Theodore Smith - Died Dec 9, 1848
Samuel J. Smith - died 1849
Ethans (Elhanan), wife of A. Smith - died June 1850
Benj Minskey - died Oct. 1, 1851
J. Brown Porter, contracting carpenter, died 1881
Sarah Porter, 1853
Sarah Porter, daughter of Jeremiah and Alossa Porter - died July 26, 1836, aged 22 years, 11 months
Col. Crockett - 1818-1891 (was colonel in Confederate Army)
Emmons Plymouth - 1796-1860
Olive Sunderlin - 1837-1839
Elmsley Sunderlin - 1801-1854
Sarah, his wife, 1817-1846
Wm. S. Searles, 1820-1884
Emily Cuthbert, his wife - 1828-1854
Henry Miller - 1792-1855
W.S. Pearce - 1824-1909
Isaac Griswold - born Feb. 22, 1784 (5 years before George Washington became president), died Aug. 27, 1869.
Anne Ervin, his wife, 1789-1859 (they were relatives of the Upton's)
Capt. Hiram Huguinn, died in the Phoenix Waukegan Opera house fire, Dec 14 1866, aged 68 years

D.W. Arnold, who conducted a Livery Stable, old settlers will recall his stand with the city scales out in front.

Sarah Jane Besley, death recorded taking place 1831 (this was before Lake County was settled)

Caroline Neal, died in 1830

There is not one person buried in Oakwood not on record and the whole list is believed to be duplicated in Mr. Bidinger's brain. He has taken much interest in his work as Superintendent employed by the city of Waukegan. Hence this city is doing its duty in this unusual responsibility.

Other names suggested buried in Oakwood Memorial Park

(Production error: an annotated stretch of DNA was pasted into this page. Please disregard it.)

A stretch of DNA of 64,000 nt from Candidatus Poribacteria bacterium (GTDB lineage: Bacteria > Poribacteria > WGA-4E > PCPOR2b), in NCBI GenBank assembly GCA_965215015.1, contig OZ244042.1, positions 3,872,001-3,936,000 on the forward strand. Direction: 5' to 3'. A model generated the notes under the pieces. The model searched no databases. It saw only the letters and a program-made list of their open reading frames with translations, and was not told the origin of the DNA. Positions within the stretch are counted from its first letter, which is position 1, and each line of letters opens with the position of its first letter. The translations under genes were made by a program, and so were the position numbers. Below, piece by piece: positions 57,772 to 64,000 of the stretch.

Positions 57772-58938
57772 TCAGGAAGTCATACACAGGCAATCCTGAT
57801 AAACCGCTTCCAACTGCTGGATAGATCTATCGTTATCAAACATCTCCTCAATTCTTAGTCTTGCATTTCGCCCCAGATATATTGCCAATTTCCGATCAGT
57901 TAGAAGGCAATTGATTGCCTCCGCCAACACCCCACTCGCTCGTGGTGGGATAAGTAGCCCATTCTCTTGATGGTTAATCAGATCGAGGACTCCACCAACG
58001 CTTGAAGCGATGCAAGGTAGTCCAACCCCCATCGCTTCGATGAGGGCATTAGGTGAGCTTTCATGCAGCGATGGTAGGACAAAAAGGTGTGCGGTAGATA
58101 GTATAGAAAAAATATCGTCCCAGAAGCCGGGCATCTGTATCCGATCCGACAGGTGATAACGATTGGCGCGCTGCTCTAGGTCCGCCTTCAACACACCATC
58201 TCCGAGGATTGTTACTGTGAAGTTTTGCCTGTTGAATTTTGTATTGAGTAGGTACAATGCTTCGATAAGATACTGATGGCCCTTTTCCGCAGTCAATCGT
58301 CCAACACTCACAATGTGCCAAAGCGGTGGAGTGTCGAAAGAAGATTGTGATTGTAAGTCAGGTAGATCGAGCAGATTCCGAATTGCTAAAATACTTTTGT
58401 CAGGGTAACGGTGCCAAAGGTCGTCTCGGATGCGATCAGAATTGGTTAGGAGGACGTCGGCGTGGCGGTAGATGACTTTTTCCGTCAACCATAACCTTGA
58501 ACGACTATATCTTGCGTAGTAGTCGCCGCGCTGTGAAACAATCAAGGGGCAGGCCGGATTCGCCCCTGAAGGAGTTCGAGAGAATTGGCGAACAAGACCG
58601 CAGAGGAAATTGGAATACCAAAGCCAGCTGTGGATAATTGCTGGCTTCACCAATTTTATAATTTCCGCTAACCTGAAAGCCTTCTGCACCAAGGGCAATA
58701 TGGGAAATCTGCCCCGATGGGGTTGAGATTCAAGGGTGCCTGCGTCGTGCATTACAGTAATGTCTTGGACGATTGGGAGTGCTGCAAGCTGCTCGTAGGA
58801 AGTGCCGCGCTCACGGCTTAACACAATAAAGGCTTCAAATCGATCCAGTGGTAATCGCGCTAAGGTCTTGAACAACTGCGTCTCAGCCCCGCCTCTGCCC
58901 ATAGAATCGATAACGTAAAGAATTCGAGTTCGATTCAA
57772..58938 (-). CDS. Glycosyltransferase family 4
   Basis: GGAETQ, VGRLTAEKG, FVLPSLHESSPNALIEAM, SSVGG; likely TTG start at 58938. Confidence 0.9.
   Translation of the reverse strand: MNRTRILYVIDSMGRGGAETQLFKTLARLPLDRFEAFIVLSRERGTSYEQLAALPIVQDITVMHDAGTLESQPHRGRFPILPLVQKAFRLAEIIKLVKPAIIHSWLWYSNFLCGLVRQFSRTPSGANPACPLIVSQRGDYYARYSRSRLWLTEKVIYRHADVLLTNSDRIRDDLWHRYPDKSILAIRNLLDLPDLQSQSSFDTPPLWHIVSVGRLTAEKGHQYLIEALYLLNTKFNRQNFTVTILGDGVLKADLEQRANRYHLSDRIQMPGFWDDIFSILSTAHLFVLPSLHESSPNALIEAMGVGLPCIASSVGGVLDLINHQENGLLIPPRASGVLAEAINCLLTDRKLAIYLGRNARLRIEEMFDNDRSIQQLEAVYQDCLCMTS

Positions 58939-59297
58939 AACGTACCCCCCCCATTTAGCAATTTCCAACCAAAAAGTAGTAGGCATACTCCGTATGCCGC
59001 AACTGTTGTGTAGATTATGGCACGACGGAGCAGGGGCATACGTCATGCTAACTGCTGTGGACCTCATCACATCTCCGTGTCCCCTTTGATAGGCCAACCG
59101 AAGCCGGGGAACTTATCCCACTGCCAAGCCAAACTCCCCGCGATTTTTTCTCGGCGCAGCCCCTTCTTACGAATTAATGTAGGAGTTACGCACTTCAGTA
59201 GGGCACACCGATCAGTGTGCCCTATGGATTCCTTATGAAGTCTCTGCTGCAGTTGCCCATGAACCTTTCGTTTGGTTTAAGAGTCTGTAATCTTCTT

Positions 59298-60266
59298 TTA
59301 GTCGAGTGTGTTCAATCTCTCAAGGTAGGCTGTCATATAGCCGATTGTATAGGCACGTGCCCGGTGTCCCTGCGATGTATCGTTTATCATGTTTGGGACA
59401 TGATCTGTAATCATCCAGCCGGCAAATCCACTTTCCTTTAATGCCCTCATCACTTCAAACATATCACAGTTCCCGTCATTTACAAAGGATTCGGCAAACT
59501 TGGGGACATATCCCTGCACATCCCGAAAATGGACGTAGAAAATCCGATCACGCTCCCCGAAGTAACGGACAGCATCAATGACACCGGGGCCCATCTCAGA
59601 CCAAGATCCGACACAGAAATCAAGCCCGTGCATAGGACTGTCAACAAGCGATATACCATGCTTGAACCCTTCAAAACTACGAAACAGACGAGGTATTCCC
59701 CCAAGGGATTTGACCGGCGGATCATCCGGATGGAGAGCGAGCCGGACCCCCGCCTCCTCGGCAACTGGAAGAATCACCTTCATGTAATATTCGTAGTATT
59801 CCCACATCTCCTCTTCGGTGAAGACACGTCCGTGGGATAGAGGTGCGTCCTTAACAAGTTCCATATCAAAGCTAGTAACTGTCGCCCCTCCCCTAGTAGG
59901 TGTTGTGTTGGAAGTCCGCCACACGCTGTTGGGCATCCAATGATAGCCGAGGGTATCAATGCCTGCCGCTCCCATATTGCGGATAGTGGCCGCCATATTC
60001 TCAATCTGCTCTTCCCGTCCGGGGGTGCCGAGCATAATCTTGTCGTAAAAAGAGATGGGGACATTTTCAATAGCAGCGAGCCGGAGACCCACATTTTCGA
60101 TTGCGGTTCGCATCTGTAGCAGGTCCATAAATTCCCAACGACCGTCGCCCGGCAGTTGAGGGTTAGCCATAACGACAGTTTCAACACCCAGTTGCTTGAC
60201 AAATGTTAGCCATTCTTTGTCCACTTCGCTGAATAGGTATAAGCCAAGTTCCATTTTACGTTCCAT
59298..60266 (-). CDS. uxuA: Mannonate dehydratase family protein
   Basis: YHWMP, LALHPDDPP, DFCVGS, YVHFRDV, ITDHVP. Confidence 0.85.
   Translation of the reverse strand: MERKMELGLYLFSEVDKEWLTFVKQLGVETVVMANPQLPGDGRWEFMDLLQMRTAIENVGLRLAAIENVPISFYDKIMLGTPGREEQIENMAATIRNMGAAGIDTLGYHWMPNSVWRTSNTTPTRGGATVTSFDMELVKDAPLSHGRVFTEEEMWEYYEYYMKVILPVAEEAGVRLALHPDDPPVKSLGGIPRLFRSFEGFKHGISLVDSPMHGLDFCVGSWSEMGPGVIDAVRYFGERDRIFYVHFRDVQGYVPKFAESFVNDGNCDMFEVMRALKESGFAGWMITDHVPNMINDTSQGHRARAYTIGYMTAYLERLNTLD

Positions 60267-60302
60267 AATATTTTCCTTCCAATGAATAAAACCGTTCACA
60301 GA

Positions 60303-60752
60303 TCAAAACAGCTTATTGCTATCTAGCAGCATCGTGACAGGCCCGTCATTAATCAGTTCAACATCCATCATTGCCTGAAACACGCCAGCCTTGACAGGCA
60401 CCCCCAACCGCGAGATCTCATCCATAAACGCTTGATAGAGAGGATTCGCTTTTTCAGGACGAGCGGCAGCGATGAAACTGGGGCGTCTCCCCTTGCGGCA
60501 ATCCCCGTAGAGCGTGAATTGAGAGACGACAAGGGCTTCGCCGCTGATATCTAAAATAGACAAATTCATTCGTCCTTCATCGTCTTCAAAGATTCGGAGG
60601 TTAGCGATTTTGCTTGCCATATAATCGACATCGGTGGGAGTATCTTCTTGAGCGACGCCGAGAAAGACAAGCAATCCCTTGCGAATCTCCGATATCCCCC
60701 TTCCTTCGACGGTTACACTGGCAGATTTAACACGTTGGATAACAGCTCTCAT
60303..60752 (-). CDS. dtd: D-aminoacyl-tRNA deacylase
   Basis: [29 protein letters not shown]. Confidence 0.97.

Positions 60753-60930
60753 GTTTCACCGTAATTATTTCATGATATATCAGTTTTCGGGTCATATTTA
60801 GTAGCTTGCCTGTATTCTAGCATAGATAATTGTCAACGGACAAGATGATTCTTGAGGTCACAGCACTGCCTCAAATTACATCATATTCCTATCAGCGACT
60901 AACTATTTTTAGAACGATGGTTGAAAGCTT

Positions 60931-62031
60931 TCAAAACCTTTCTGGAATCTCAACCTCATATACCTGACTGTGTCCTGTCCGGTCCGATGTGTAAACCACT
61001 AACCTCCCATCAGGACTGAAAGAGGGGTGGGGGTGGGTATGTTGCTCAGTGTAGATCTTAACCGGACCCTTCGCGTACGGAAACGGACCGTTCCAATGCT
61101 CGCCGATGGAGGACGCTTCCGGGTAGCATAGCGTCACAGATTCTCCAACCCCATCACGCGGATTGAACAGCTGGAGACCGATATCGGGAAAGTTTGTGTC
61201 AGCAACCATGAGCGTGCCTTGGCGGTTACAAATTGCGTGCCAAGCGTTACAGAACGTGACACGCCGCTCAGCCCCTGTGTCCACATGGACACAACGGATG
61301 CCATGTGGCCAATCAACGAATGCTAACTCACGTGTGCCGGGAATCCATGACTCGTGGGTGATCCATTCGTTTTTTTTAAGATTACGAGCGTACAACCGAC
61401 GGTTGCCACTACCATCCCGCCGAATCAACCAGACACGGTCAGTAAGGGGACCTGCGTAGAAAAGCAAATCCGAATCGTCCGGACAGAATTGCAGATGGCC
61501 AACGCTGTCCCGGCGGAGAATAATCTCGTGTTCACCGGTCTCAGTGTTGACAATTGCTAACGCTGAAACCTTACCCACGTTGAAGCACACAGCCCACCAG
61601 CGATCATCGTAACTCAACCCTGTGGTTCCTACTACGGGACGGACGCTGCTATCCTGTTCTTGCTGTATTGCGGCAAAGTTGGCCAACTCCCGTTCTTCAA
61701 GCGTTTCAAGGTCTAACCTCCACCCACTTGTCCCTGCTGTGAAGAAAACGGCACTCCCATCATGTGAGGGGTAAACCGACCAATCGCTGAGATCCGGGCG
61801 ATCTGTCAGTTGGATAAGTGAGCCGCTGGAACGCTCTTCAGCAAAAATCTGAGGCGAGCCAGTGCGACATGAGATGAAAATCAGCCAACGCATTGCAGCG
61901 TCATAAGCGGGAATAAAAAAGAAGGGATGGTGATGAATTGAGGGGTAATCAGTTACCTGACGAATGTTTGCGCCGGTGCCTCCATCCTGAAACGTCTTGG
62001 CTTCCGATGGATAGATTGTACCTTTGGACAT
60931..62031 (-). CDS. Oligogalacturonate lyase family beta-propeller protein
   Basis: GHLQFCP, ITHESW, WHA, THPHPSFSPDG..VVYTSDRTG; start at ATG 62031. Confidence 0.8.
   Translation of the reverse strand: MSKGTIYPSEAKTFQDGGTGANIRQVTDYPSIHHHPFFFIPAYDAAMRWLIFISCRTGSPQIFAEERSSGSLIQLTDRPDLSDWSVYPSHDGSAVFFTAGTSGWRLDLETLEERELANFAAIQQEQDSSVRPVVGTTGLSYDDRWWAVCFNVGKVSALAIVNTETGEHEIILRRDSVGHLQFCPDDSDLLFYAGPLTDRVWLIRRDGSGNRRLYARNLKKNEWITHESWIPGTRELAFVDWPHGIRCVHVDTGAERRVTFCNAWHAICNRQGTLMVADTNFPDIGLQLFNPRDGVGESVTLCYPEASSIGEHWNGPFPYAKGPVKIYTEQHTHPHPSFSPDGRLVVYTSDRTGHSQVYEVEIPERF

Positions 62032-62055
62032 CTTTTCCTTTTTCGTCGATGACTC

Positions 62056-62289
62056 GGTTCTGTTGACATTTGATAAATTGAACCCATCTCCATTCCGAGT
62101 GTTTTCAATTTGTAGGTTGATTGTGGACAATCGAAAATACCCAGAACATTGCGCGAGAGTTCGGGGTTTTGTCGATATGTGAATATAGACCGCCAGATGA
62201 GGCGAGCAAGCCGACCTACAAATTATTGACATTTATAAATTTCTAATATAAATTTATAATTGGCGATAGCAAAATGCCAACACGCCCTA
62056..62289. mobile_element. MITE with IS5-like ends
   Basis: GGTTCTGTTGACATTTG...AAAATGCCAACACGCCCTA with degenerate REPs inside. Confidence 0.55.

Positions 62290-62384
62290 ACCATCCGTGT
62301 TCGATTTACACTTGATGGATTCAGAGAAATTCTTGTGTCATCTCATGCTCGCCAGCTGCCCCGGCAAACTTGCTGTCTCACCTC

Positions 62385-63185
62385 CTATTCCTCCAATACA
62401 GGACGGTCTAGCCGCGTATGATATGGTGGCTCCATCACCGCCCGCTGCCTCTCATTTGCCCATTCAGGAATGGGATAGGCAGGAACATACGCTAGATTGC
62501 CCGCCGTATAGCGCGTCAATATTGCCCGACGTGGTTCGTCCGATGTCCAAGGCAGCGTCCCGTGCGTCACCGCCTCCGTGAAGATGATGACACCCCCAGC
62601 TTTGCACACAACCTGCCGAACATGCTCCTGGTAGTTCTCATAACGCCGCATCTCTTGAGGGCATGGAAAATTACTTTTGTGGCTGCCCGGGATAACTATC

Ruben S. Botsford, old settler
Philip Brand, old time barber
Samuel J. Bradbury, Publisher, Lake County Patriot
John R. Bullock, M.D. prominent physician, helped to organize Jane McAlister hospital.
Reuben E. Coon, ex-state Senator, Editor Waukegan Gazette.
henry W. Dorsett, ex-postmaster Waukegan.
Lewis C. Dorsett, ex-county clerk Lake county.
D.M. Erskine, real estate and insurance.
Henry C. Hutchinson, merchant, ex-mayor
Judge D.L. Jones, was county Judge, born in a log house in Warren Township, 1842
Clarence Murray, ex-postmaster.
Geo. N. Powell, was chief of police; then sheriff of Lake county
General George Clark Rogers, son of Captain Charles Rogers, is but one of many heroes whose dust has returned to dust in Oakwood. Born in New Hampshire, he came to Lake county in the year 1857, was educated at the famous Wauconda Academy and was admitted to the bar in 1860, coming to Waukegan to practice law. He stumped for the "Little Giant" in the campaign of 1860, but when Lincoln was elected gave his adhesion to the party of the Union and was one of the first to enlist and was one of the first to assist in raising a company of volunteers in Lake county. He enlisted as a private soldier, but was mustered in as a First Lieutenant and soon after made Captain and Brigadier General. Gallant conduct at the battle of Shiloh won for him the commission of Lieutenant Colonel, and shortly after, for bravery, was made Colonel of the regiment. He was wounded many times. General Rogers commanded the Second Brigade of the "Fighting Fourth Division of the 17th Army Corps" for about a year and a half and was nearly idolized by his men because of his humane qualities.

Lake County Register, 26 Sep 1923
Transcribed by K.T.